Strengthening efficient Internet traffic management through a subregional Internet Exchange Point (IXP) in Pacific Island Countries
The establishment of IXPs can have positive impacts on affordability, latency and traffic capacity. Yet, in the Pacific, few countries have established IXPs. Papua New Guinea recently established an IXP in 2017 with assistance from Internet Society, APNIC and other partners which at the time was estimated to result in a 10% decrease of prices of Internet services. Fiji also established a national IXP in 2017 and reported that latency between local operators has improved significantly from 60ms to 2ms after its deployment. The majority of other Pacific island countries do not have IXPs. Out of 12 Pacific island countries with data available on broadband affordability in 2017 (monthly expenditure on broadband service as a % of GNI/capita), only three are considered affordable (New Zealand, Australia and Nauru) for mobile-broadband services, while only two (Australia and New Zealand) are considered affordable for fixed-broadband services.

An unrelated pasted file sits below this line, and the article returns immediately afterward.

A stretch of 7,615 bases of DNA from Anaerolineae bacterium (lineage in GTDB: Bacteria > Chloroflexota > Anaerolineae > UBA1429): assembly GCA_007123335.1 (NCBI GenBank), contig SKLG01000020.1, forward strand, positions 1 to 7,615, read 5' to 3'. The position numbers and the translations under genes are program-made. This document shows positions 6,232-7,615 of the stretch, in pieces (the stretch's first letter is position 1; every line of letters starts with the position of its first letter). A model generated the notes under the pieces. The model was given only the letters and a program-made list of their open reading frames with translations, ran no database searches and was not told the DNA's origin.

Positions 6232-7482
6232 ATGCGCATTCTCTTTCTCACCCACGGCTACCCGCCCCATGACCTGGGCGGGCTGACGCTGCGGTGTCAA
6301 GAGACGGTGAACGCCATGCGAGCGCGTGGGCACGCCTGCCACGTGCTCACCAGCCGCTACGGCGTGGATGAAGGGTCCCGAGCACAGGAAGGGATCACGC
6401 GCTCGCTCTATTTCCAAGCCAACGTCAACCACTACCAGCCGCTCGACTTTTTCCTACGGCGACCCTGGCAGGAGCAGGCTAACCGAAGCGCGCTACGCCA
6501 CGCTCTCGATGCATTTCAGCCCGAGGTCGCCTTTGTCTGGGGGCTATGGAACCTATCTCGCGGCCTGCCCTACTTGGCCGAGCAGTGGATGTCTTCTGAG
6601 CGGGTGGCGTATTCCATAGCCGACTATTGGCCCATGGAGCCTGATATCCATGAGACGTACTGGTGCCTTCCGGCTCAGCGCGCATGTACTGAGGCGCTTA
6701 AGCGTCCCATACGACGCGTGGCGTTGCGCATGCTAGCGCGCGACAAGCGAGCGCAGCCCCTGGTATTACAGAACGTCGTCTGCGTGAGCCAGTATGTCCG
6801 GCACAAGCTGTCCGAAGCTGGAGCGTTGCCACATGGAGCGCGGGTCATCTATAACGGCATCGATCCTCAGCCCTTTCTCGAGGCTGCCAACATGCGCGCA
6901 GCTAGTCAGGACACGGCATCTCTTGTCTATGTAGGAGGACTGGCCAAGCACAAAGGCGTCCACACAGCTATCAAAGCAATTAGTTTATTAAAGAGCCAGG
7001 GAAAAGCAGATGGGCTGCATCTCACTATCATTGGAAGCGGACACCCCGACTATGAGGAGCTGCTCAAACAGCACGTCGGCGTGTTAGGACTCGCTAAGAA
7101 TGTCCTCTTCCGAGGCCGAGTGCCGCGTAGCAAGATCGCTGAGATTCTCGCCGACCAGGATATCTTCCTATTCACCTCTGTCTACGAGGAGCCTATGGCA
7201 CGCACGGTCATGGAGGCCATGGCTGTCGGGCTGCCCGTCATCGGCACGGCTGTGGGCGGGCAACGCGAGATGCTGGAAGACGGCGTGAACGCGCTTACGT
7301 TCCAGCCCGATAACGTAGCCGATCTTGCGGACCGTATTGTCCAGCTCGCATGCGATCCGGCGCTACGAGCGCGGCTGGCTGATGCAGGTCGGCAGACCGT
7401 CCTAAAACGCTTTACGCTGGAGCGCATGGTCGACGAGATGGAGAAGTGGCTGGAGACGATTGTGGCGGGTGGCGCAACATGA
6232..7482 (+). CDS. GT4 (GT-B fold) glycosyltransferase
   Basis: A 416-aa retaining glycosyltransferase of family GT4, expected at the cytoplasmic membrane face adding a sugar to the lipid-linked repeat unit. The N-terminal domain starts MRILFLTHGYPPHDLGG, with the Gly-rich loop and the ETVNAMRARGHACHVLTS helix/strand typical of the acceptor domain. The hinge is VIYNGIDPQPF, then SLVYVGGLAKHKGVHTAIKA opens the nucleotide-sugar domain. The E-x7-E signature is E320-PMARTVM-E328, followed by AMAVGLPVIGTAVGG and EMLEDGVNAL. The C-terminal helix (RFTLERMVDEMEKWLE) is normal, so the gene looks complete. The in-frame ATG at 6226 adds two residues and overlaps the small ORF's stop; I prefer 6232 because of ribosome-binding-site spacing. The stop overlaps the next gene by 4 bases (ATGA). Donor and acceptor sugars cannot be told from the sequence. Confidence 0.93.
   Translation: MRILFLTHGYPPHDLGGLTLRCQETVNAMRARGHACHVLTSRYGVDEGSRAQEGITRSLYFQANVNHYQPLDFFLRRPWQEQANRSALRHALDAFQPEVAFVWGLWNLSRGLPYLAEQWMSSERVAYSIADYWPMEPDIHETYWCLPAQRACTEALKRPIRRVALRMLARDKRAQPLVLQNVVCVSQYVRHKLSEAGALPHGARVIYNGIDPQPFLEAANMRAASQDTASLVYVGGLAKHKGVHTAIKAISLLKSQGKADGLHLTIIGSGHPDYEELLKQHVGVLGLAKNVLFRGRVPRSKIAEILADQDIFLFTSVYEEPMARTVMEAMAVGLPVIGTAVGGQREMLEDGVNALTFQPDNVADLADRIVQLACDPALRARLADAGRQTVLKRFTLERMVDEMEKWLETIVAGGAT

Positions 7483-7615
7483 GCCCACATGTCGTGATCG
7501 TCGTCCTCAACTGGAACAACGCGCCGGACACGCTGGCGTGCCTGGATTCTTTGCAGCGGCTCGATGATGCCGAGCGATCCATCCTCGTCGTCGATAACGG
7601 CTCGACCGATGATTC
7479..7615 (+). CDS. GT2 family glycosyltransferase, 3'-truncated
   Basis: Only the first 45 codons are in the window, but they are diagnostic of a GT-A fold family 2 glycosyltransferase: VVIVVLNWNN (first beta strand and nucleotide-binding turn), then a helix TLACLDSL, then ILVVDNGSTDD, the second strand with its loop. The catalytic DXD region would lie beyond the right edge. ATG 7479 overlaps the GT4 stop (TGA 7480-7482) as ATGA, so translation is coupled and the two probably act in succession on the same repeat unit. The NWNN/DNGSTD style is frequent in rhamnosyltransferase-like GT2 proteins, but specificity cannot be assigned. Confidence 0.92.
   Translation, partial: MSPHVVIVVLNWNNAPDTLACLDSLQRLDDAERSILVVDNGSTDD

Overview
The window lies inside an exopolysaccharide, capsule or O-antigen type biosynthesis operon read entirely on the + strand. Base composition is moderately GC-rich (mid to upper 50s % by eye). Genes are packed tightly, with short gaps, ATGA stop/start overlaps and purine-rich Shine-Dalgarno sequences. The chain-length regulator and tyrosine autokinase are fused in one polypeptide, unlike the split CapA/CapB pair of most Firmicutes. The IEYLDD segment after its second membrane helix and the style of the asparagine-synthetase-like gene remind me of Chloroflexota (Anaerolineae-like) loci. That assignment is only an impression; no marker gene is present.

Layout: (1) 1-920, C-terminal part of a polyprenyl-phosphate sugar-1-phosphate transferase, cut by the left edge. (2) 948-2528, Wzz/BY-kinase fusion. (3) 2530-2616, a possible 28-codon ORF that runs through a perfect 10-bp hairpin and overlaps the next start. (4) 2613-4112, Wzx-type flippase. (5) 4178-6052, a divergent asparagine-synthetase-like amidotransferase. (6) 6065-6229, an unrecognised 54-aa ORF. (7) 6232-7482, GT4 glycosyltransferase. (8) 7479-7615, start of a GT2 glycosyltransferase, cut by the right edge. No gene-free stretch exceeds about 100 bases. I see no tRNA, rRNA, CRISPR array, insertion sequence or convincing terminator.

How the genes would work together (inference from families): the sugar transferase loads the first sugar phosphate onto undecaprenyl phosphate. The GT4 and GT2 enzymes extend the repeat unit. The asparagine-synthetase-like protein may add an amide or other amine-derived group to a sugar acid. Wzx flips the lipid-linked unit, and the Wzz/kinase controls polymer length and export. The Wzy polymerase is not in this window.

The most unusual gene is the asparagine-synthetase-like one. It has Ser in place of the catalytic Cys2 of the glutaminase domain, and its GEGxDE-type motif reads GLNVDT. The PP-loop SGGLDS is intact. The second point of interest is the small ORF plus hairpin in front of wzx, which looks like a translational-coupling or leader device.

Taking these into consideration, Vanuatu requested the support of ESCAP and other international organizations on exploring the feasibility of establishing a regional IXP in the Pacific during a Pacific AP-IS sub-regional meeting in November 2018. In response, through the Asia-Pacific Information Superhighway (AP-IS) initiative Pillar 2 ‘Internet Traffic & Network Management’, ESCAP and the Internet Society (ISOC), in collaboration with the Asia-Pacific Network Information Centre (APNIC), the University of the South Pacific (USP) as Chair of the Pacific CROP ICT Taskforce, and the Pacific Islands Telecommunications Association (PITA) initiated a feasibility study on the possible deployment of a regional IXP in the Pacific. Following the completion of the feasibility study, a workshop for government officials is proposed to raise awareness of the benefits and build capacity in its proposed implementation.